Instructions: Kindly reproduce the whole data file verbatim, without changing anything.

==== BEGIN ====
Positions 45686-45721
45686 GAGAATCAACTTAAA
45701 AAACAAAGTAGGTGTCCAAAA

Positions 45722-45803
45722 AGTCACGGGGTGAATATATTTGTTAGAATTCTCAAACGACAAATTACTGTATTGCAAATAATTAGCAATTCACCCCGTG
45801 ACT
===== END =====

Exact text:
Positions 45686-45721
45686 GAGAATCAACTTAAA
45701 AAACAAAGTAGGTGTCCAAAA

Positions 45722-45803
45722 AGTCACGGGGTGAATATATTTGTTAGAATTCTCAAACGACAAATTACTGTATTGCAAATAATTAGCAATTCACCCCGTG
45801 ACT